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Tuesday, April 08, 2014

A Remarkable Opinion in a Landmark Case

I want to tell some of the story of a case over a couple posts and I can't do justice to the whole thing in this format, so I'll focus on an episode involving what federal district Judge Royce Lamberth (a Reagan appointee) said in the course of granting a procedural motion in one of the largest class actions in American history.  The next post will be about what happened to the judge and the case after he said it. 

The 1887 Dawes Act, one of the government's attempts to solve "the Indian problem," placed Native American lands into a government-managed trust, allotted small parcels to Native families, and took the rest -- millions of acres -- as "surplus" disposable for profit.  Allotted trust lands were supposed to be managed for the benefit of their Native beneficiaries, but over 120 years the federal trusteeship was plagued by mismanagement.  In 1996, Eloise Cobell and others filed a lawsuit against the Departments of Interior and Treasury, on behalf of what the plaintiffs estimated was a class of 500,000 beneficiaries, for an accounting of trust assets.  The case dragged on for 9 years and already included a number of memorable events (including contempt citations issued to the Secretary of the Interior), before Judge Lamberth issued his opinion granting the plaintiffs' motion for permission to send notice to the class that government-issued trust information might be unreliable.  The plaintiffs pointed to evidence that the Interior and Treasury Departments hadn't kept adequate trust records or adequately protected physical and electronic trust documents against corruption.

A couple illustrative passages from the opinion, after the jump:

Judge Lamberth begins on a grim note:

"For those harboring hope that the stories of murder, dispossession, forced marches, assimilationist policy programs, and other incidents of cultural genocide against the Indians are merely the echoes of a horrible, bigoted government past that has been sanitized by the good deeds of more recent history, this case serves as an appalling reminder of the evils that result when large numbers of the politically powerless are placed at the mercy of institutions engendered and controlled by a politically powerful few. . . . [T]he entire record in this case tells the dreary story of Interior's degenerate tenure as Trustee-Delegate for the Indian trust, a story shot through with bureaucratic blunders, flubs, goofs and foul-ups, and peppered with scandals, deception, dirty tricks, and outright villainy, the end of which is nowhere in sight."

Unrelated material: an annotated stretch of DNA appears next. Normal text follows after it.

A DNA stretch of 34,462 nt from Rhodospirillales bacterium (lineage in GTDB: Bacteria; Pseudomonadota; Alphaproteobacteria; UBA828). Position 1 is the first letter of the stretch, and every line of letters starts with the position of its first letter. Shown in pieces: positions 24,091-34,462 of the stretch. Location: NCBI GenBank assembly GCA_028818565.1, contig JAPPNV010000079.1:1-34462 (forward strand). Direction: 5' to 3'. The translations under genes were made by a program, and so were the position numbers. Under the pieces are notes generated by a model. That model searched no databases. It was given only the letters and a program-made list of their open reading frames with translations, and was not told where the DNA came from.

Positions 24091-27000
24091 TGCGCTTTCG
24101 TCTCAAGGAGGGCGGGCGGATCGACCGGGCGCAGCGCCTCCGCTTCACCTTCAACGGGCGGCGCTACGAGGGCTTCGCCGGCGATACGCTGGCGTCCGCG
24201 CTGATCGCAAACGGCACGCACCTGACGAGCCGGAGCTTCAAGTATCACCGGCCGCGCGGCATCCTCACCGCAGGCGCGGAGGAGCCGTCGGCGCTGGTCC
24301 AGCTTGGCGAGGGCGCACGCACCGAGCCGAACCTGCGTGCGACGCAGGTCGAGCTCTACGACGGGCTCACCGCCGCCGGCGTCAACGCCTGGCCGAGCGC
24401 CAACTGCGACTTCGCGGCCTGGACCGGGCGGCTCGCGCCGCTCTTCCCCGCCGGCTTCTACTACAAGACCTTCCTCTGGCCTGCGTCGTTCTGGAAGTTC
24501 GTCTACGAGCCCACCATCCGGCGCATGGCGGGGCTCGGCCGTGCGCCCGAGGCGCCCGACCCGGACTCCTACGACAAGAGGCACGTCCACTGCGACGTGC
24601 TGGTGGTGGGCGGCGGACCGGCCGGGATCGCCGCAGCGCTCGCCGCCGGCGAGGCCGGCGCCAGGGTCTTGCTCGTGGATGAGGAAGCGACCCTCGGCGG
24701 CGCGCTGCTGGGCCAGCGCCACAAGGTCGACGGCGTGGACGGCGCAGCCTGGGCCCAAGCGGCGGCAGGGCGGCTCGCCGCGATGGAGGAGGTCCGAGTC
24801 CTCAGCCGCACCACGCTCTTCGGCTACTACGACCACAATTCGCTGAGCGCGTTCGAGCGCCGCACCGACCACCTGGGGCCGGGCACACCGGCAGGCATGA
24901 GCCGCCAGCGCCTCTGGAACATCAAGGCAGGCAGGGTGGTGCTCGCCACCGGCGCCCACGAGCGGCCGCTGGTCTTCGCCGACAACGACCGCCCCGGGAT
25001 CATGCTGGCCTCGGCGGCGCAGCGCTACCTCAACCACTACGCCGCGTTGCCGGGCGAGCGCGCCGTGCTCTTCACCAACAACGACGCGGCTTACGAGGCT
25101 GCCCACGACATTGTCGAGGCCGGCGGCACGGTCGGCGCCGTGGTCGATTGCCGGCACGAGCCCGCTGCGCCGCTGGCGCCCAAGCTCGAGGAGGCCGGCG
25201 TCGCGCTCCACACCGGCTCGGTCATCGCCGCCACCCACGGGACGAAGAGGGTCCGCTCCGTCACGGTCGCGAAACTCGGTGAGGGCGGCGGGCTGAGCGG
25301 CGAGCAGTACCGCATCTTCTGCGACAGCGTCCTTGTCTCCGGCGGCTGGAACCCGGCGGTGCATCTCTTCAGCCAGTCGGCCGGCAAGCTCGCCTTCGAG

And, near the end, he speculates about causes:

"Perhaps Interior's past and present leaders have been evil people, deriving their pleasure from inflicting harm on society's most vulnerable.  Interior may be consistently populated with apathetic people who just cannot muster the necessary energy or emotion to avoid complicity in the Department's grossly negligent administration of the Indian trust.  Or maybe Interior's officials are cowardly people who dodge their responsibilities out of a childish fear of the magnitude of the efforts involved in reforming a degenerate system. . . . Perhaps the Indians were doomed the moment the first European set foot on American soil.  Who can say?"

Cobell v. Norton, 229 F.R.D. 5 (2005).

The judge had expressed similar sentiments somewhat more pithily in earlier opinions and orders.  This article collects excerpts. 

This opinion, though, set off a real firestorm.  The Justice Department would eventually petition the D.C. Circuit to have the case reassigned to a different district judge, arguing that Judge Lamberth had compromised his appearance of objectivity. (I'll say more about the appellate proceeding in the next post.)  For now, I wonder what we should make of an opinion like this?  Assuming that the statements about mismanagement and so forth had a basis in the trial record and that the decision to permit class notice was legally justified, are there circumstances in which language like this adds something of value to the adjudicatory process?  For example, might one of law's expressive functions be to prevent the broader significance of complex cases from getting lost in minutia?  Or is this just asking for trouble?

(Full disclosure: I clerked for Judge Lamberth during the term in which the first part of this episode occurred.  The judge does his own work and makes his own decisions -- he's famous for it.  So I want to simultaneously make clear that I'm not trying to indirectly claim credit for this or distance myself from it.  We're all scholars of adjudication in one sense or another and I've long thought that this merits attention on its own terms.)

Posted by Garrick Pursley on April 8, 2014 at 12:25 PM in Judicial Process | Permalink

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Comments

Refreshing candor I would say. Surely some of law's claim to legitimacy must rest, in part, on the possibility of moral leadership, if only rhetorically. Soaring rhetoric doesn't usually draw disapproval when it paints a rosier picture.

Posted by: Tamara Piety | Apr 8, 2014 7:20:29 PM

Hit birds flap, thus the DOJ/DOI response.

Posted by: TS | Apr 8, 2014 8:58:47 PM

Garrick, how can you quote the famous Cobell opinion and leave out the best line? ;) The one where he refers to the Department of Interior as a "dinosaur – the morally and culturally oblivious hand-me-down of a disgracefully racist and imperialist government that should have been buried a century ago, the last pathetic outpost of the indifference and anglocentrism we thought we had left behind"! If there was a line that the Judge penned that got him in trouble and ultimately gave the D.C. Circuit an irrefutable reason to take the case away from him, I think it was that one.